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Alveolar–arterial gradient

Pathophysiology sample values
BMP/ELECTROLYTES:
Na+ = 140 Cl = 100 BUN = 20 /
Glu = 150
K+ = 4 CO2 = 22 PCr = 1.0 \
ARTERIAL BLOOD GAS:
HCO3 = 24 paCO2 = 40 paO2 = 95 pH = 7.40
ALVEOLAR GAS:
pACO2 = 36 pAO2 = 105 A-a g = 10
OTHER:
Ca = 9.5 Mg2+ = 2.0 PO4 = 1
CK = 55 BE = −0.36 AG = 16
SERUM OSMOLARITY/RENAL:
PMO = 300 PCO = 295 POG = 5 BUN:Cr = 20
URINALYSIS:
UNa+ = 80 UCl = 100 UAG = 5 FENa = 0.95
UK+ = 25 USG = 1.01 UCr = 60 UO = 800
PROTEIN/GI/LIVER FUNCTION TESTS:
LDH = 100 TP = 7.6 AST = 25 TBIL = 0.7
ALP = 71 Alb = 4.0 ALT = 40 BC = 0.5
AST/ALT = 0.6 BU = 0.2
AF alb = 3.0 SAAG = 1.0 SOG = 60
CSF:
CSF alb = 30 CSF glu = 60 CSF/S alb = 7.5 CSF/S glu = 0.4

The Alveolar–arterial gradient (A-aO2,[1] or A–a gradient), is a measure of the difference between the alveolar concentration (A) of oxygen and the arterial (a) concentration of oxygen. It is used in diagnosing the source of hypoxemia.[2]

The A–a gradient helps to assess the integrity of alveolar capillary unit. For example, in high altitude, the arterial oxygen PaO2 is low but only because the alveolar oxygen (PAO2) is also low. However, in states of ventilation perfusion mismatch, such as pulmonary embolism or right-to-left shunt, oxygen is not effectively transferred from the alveoli to the blood which results in elevated A-a gradient

Even though partial pressure of oxygen is about equilibrated between the pulmonary capillaries and the alveolar gas, this equilibrium is not maintained as blood travels further through pulmonary circulation. As a rule, PAO2 is always higher than PaO2 by at least 5–10 mmHg, even in a healthy person with normal ventilation and perfusion. This gradient exists due to both physiological right-to-left shunting and a physiological V/Q mismatch caused by gravity-dependent differences in perfusion to various zones of the lungs. The bronchial vessels deliver nutrients and oxygen to certain lung tissues, and some of this spent, deoxygenated venous blood drains into the highly oxygenated pulmonary veins, causing a right-to-left shunt. Further, the effects of gravity alter the flow of both blood and air through various heights of the lung. Perfusion is greatest at the base of the lung, and ventilation is conversely greatest at the apex, but the gradient of perfusion is steeper than that of ventilation. This means that blood flowing through capillaries at the base of the lung is not fully oxygenated.[3]

Equation

The equation for calculating the A–a gradient is:

[4]

Where:

  • PaO2 = arterial PO2 (measured in arterial blood)


In its expanded form, the A–a gradient can be calculated by:

On room air ( FiO2 = 0.21, or 21% ), at sea level ( Patm = 760 mmHg ) assuming 100% humidity in the alveoli (PH2O = 47 mmHg), a simplified version of the equation is:

Values and meaning

The A–a gradient is useful in determining the source of hypoxemia. The measurement helps isolate the location of the problem as either intrapulmonary (within the lungs) or extrapulmonary (elsewhere in the body).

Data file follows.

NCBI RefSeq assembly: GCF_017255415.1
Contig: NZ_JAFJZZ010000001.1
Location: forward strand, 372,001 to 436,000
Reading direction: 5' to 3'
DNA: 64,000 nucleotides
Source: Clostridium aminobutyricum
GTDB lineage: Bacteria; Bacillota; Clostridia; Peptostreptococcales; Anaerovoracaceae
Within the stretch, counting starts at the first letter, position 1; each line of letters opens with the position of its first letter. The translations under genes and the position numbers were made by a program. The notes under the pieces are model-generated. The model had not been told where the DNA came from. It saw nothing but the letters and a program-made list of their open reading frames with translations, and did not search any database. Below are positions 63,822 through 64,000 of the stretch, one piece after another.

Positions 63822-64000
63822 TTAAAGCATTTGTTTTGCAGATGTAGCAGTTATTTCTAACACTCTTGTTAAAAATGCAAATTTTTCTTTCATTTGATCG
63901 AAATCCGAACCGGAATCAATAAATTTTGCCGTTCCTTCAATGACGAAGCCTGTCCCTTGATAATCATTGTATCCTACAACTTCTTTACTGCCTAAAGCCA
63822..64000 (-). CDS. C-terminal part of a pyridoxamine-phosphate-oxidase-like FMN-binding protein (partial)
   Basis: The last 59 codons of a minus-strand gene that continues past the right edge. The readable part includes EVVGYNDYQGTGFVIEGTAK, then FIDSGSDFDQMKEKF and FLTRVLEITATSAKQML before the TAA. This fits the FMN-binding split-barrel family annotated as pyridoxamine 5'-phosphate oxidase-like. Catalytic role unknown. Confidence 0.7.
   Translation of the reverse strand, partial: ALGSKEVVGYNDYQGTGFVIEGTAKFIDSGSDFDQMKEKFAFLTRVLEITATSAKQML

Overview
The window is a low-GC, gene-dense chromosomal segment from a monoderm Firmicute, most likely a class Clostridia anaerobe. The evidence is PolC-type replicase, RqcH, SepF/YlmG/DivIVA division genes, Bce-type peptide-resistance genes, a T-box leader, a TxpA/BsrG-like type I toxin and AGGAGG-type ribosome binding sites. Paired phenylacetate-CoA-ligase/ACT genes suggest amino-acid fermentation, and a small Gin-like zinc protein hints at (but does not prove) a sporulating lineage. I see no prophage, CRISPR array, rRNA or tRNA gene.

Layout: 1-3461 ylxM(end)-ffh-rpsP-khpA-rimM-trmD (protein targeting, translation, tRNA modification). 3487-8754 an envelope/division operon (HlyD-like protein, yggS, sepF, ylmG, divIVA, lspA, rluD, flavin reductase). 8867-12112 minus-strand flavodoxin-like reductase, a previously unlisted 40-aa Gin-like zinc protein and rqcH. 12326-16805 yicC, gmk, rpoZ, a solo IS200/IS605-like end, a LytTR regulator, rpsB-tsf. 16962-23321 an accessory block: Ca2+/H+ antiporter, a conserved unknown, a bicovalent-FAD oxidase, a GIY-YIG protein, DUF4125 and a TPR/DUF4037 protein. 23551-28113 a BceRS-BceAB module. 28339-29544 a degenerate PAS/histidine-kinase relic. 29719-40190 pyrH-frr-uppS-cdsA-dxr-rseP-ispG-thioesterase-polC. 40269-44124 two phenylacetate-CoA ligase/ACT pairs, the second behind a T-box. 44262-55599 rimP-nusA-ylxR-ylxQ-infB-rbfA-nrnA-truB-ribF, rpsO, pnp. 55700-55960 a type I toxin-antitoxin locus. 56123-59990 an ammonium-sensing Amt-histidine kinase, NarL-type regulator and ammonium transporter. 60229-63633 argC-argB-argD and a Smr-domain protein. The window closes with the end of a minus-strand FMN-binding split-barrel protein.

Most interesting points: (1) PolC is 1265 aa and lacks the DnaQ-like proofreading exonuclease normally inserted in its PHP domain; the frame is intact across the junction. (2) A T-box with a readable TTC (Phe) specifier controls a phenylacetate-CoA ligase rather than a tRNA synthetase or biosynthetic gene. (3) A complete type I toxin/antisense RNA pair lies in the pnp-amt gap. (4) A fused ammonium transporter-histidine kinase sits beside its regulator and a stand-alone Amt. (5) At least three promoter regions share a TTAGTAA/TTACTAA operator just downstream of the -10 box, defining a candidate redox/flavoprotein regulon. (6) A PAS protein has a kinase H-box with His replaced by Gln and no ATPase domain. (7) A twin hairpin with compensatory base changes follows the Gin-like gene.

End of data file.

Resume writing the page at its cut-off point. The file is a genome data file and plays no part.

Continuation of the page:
A normal A–a gradient for a young adult non-smoker breathing air, is between 5–10 mmHg. Normally, the A–a gradient increases with age. For every decade a person has lived, their A–a gradient is expected to increase by 1 mmHg. A conservative estimate of normal A–a gradient is less than [age in years/4] + 4. Thus, a 40-year-old should have an A–a gradient less than 14.

An abnormally increased A–a gradient suggests a defect in diffusion, V/Q (ventilation/perfusion ratio) mismatch, or right-to-left shunt.[5]

Because A–a gradient is approximated as: (150 − 5/4(pCO2)) – PaO2 at sea level and on room air (0.21x(760-47) = 149.7 mmHg for the alveolar oxygen partial pressure, after accounting for the water vapor), the direct mathematical cause of a large value is that the blood has a low PO2, a low PCO2, or both. CO2 is very easily exchanged in the lungs and low PCO2 directly correlates with high minute ventilation; therefore a low arterial PCO2 indicates that extra respiratory effort is being used to oxygenate the blood. A low PaO2 indicates that the patient's current minute ventilation (whether high or normal) is not enough to allow adequate oxygen diffusion into the blood. Therefore, the A–a gradient essentially demonstrates a high respiratory effort (low arterial PCO2) relative to the achieved level of oxygenation (arterial PO2). A high A–a gradient could indicate a patient breathing hard to achieve normal oxygenation, a patient breathing normally and attaining low oxygenation, or a patient breathing hard and still failing to achieve normal oxygenation.

If lack of oxygenation is proportional to low respiratory effort, then the A–a gradient is not increased; a healthy person who hypoventilates would have hypoxia, but a normal A–a gradient. At an extreme, high CO2 levels from hypoventilation can mask an existing high A–a gradient. This mathematical artifact makes A–a gradient more clinically useful in the setting of hyperventilation.

See also

References

  1. ^ Logan, Carolynn M.; Rice, M. Katherine (1987). Logan's Medical and Scientific Abbreviations. Philadelphia: J. B. Lippincott Company. p. 4. ISBN 0-397-54589-4.
  2. ^ "iROCKET Learning Module: Intro to Arterial Blood Gases, Pt. 1". Retrieved 2008-11-14.
  3. ^ Pulmonary Physiology. In: Kibble JD, Halsey CR. eds. Medical Physiology: The Big Picture New York, NY: McGraw-Hill; 2014.
  4. ^ "Alveolar-arterial Gradient". Retrieved 2008-11-14.
  5. ^ Costanzo, Linda (2006). BRS Physiology. Hagerstown: Lippincott Williams & Wilkins. ISBN 0-7817-7311-3.

External links